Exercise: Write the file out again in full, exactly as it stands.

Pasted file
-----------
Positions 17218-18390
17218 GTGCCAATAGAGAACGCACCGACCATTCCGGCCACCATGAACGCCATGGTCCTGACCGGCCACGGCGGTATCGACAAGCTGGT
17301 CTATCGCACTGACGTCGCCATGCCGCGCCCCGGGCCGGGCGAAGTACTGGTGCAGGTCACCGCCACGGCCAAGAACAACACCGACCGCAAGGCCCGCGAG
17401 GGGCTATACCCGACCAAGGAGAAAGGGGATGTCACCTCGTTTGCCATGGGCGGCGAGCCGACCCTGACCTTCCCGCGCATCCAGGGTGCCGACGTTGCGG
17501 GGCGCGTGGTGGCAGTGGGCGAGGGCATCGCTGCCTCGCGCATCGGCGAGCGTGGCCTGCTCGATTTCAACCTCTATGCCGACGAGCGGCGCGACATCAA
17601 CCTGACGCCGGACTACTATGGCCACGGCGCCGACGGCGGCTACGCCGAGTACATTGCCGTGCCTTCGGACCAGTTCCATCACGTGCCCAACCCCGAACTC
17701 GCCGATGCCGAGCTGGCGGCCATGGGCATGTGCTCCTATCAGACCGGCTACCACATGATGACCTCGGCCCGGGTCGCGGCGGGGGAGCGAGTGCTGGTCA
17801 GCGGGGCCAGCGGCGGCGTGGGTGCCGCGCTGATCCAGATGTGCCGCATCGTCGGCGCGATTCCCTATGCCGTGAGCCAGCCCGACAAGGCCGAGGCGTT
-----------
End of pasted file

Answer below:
Positions 17218-18390
17218 GTGCCAATAGAGAACGCACCGACCATTCCGGCCACCATGAACGCCATGGTCCTGACCGGCCACGGCGGTATCGACAAGCTGGT
17301 CTATCGCACTGACGTCGCCATGCCGCGCCCCGGGCCGGGCGAAGTACTGGTGCAGGTCACCGCCACGGCCAAGAACAACACCGACCGCAAGGCCCGCGAG
17401 GGGCTATACCCGACCAAGGAGAAAGGGGATGTCACCTCGTTTGCCATGGGCGGCGAGCCGACCCTGACCTTCCCGCGCATCCAGGGTGCCGACGTTGCGG
17501 GGCGCGTGGTGGCAGTGGGCGAGGGCATCGCTGCCTCGCGCATCGGCGAGCGTGGCCTGCTCGATTTCAACCTCTATGCCGACGAGCGGCGCGACATCAA
17601 CCTGACGCCGGACTACTATGGCCACGGCGCCGACGGCGGCTACGCCGAGTACATTGCCGTGCCTTCGGACCAGTTCCATCACGTGCCCAACCCCGAACTC
17701 GCCGATGCCGAGCTGGCGGCCATGGGCATGTGCTCCTATCAGACCGGCTACCACATGATGACCTCGGCCCGGGTCGCGGCGGGGGAGCGAGTGCTGGTCA
17801 GCGGGGCCAGCGGCGGCGTGGGTGCCGCGCTGATCCAGATGTGCCGCATCGTCGGCGCGATTCCCTATGCCGTGAGCCAGCCCGACAAGGCCGAGGCGTT